Around that time, she went to an SNL after-party and cornered Shoemaker, who would be taking over the showrunner position at Late Night, where he still works today with Seth Meyers. Hockmeyer told Shoemaker she would “literally do anything” to join his team, from running audience giveaways to answering phones. “Whatever you need, please consider me,” she recalls telling him.
Shoemaker told her he wanted to hire people who had “never worked on a late-night show before” and Hockmeyer fit the bill. “It was a really awesome, exciting time,” she says now.
“Like every memory from an SNL after-party, that is hazy,” Shoemaker tells me in a direct message this week. “I'm surprised I wasn't the one begging her to come over.”
“I knew Katie when she was a page and when she worked in Lorne's office and then when she worked for Jeff Zucker and knew she was great,” Shoemaker adds. “My only worry was that after breathing the rarified air of the top echelon of the building that she wouldn't enjoy the sweaty cheese of craft services down on the studio level. But I knew she would be able to run the show easily. She's an old-fashioned problem solver in that every crisis registers on Katie but none of them phase her.”
In the fall of 2016, after seven years working directly with Fallon, Hockmeyer was promoted to become co-showrunner for The Tonight Show alongside Gerard Bradford and Mike DiCenzo, who oversee the creative side. “I’m on all, like, the unsexy part of the show,” she says, “managing the staff and working with the network on the budget and all that stuff that needs to happen.”
Her latest promotion coincided with the election of Donald Trump as president, an exciting time in late-night television, but also a rocky one for The Tonight Show. The general narrative has been that, by aggressively taking Trump head-on night after night, Stephen Colbert has stolen much of Fallon’s thunder, both in terms of cultural relevance and audience numbers.
Since Trump was elected, Colbert’s Late Show has steadily overtaken Fallon’s Tonight Show in total viewer ratings. Over the course of the 2017-2018 season, Colbert topped Fallon by an average of 1.17 million viewers, according to Nielsen’s numbers, the largest margin of victory for CBS over NBC since 1994. NBC is quick to remind the media that Fallon still maintains his lead among 18-49-year-olds.
DiCenzo, whom Hockmeyer calls “a visionary, and also a comedy nerd,” was the driving force behind Fallon’s overtly political parody version of Bob Dylan’s “The Times They Are a-Changin’,” which aired after this year’s Super Bowl. In the song, Fallon sang, “Come leaders who bully like internet trolls / we’ll curse you with four-letter words, love and hope / for we will go high even when you go low / the order is rearranging, for you have the power but we have the vote / the times they are a-changin’.”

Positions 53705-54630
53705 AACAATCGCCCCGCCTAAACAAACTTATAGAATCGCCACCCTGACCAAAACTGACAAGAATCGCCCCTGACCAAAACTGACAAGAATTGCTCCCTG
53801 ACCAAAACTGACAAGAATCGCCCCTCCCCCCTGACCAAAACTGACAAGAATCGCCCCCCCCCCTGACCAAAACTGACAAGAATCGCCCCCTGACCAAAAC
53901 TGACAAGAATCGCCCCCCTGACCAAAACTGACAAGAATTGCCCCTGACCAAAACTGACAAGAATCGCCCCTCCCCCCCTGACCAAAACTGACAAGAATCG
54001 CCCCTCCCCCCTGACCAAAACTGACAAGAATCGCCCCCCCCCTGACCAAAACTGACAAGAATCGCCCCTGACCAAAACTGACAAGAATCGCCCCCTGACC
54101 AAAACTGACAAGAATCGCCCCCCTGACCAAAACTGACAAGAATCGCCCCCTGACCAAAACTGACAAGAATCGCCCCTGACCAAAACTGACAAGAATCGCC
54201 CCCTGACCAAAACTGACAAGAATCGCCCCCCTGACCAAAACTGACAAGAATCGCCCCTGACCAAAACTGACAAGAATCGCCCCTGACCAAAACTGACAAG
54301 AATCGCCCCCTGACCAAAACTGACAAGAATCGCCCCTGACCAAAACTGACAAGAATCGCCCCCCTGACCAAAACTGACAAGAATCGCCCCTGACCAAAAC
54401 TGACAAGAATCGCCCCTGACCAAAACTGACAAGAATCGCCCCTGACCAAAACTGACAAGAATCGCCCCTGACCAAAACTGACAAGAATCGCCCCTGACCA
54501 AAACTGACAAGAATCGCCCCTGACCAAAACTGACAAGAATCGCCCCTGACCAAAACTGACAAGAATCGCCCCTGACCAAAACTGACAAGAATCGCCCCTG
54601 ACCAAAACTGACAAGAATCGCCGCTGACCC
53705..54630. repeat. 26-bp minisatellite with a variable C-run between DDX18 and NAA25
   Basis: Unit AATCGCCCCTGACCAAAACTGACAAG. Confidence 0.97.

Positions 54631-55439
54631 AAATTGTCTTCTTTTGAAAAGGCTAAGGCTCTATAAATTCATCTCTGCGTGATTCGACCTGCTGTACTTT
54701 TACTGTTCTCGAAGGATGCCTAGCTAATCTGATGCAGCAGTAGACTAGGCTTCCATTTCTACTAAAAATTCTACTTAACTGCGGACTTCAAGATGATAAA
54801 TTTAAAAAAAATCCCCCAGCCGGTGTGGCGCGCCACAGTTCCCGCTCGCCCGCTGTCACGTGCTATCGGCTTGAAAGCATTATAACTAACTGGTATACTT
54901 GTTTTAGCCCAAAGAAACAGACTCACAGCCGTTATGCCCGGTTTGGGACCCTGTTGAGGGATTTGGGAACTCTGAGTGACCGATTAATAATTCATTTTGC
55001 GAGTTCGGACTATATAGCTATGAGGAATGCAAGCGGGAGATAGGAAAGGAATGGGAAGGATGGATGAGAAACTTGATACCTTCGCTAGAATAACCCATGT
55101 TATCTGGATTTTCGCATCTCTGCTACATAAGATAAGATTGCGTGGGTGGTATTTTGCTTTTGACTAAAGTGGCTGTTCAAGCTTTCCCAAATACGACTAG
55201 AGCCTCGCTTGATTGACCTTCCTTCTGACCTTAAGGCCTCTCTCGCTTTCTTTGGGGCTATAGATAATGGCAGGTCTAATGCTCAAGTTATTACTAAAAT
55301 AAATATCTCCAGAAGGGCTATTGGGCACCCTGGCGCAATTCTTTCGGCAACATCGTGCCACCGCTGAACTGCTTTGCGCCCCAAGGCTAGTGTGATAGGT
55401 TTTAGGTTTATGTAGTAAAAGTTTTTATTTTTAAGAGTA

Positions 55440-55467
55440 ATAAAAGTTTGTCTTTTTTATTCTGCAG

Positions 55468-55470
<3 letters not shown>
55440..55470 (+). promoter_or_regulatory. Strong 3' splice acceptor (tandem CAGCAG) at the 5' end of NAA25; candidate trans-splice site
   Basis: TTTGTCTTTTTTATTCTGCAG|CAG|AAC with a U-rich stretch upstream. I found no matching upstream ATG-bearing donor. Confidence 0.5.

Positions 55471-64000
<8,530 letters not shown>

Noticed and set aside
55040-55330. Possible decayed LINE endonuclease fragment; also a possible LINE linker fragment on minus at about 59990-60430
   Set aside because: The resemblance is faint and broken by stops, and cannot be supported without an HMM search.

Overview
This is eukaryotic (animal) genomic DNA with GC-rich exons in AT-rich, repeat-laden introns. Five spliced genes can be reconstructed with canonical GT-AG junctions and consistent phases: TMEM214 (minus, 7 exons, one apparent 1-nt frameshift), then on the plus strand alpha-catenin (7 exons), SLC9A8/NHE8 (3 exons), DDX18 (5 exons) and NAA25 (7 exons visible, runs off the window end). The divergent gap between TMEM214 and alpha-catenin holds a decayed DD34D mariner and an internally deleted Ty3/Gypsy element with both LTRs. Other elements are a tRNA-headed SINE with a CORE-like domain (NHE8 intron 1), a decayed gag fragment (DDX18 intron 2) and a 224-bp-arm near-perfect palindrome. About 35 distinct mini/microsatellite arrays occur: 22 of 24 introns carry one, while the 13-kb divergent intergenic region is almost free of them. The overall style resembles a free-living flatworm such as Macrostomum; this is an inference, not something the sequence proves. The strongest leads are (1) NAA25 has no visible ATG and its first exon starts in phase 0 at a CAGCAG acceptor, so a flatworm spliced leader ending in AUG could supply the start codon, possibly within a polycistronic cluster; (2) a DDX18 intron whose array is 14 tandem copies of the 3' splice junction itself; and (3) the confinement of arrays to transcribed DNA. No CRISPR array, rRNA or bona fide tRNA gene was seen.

“This is my favorite thing I’ve ever written,” DiCenzo tweeted that night. “I’ve seen pretty overwhelmingly positive reaction on Twitter and Facebook, which is rare,” he added in a subsequent interview. “I was proud of it and I was happy it seemed to connect with people.”
And yet, as tough as the song was on President Trump, it did not satisfy the show’s fiercest critics.
The Ringer’s television critic Alison Herman called the sketch a “lowlight” of a week she dedicated to watching the show. “One could see how the fusion of trenchant commentary and old-school Fallon antics would make sense to the Tonight Show staff; in practice, ‘Come women and men who hashtag #MeToo / And believe me when I say that we believe you’ is a thousand times worse than any outright parody could possibly be,” she wrote in February. “The only thing more painful than watching a moment pass is watching those left behind try to catch up with it.”
This type of criticism clearly rankles Hockmeyer and the rest of the team at The Tonight Show.
“I think we’re not given enough credit or appreciated for the high-production value that we put on every single night,” Hockmeyer says. “We are a variety show. It’s not just a monologue. Jimmy is the ultimate host, I think. He sings, he dances, he does impersonations. And he’s an actual fan of pop culture. So I think we don’t get enough credit for that.” She notes that in 2009, when Fallon started Late Night, he was “getting people off the couch.”